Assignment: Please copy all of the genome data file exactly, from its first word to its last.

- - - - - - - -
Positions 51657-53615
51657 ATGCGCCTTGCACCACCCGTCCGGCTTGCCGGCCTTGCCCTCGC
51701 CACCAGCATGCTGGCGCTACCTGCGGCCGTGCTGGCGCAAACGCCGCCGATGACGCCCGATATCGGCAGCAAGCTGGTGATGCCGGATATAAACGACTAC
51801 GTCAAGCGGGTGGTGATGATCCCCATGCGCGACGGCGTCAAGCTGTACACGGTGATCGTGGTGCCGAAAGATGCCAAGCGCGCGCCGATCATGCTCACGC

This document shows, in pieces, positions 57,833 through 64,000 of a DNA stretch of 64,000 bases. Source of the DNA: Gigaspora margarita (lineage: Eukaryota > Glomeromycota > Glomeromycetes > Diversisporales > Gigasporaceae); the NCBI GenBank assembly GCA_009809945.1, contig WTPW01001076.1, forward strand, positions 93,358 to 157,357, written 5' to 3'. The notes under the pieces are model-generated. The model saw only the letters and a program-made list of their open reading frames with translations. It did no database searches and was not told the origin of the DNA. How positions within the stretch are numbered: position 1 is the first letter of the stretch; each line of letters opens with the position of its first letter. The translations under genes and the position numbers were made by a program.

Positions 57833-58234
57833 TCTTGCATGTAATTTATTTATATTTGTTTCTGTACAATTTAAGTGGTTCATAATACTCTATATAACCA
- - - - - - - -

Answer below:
Positions 51657-53615
51657 ATGCGCCTTGCACCACCCGTCCGGCTTGCCGGCCTTGCCCTCGC
51701 CACCAGCATGCTGGCGCTACCTGCGGCCGTGCTGGCGCAAACGCCGCCGATGACGCCCGATATCGGCAGCAAGCTGGTGATGCCGGATATAAACGACTAC
51801 GTCAAGCGGGTGGTGATGATCCCCATGCGCGACGGCGTCAAGCTGTACACGGTGATCGTGGTGCCGAAAGATGCCAAGCGCGCGCCGATCATGCTCACGC

This document shows, in pieces, positions 57,833 through 64,000 of a DNA stretch of 64,000 bases. Source of the DNA: Gigaspora margarita (lineage: Eukaryota > Glomeromycota > Glomeromycetes > Diversisporales > Gigasporaceae); the NCBI GenBank assembly GCA_009809945.1, contig WTPW01001076.1, forward strand, positions 93,358 to 157,357, written 5' to 3'. The notes under the pieces are model-generated. The model saw only the letters and a program-made list of their open reading frames with translations. It did no database searches and was not told the origin of the DNA. How positions within the stretch are numbered: position 1 is the first letter of the stretch; each line of letters opens with the position of its first letter. The translations under genes and the position numbers were made by a program.

Positions 57833-58234
57833 TCTTGCATGTAATTTATTTATATTTGTTTCTGTACAATTTAAGTGGTTCATAATACTCTATATAACCA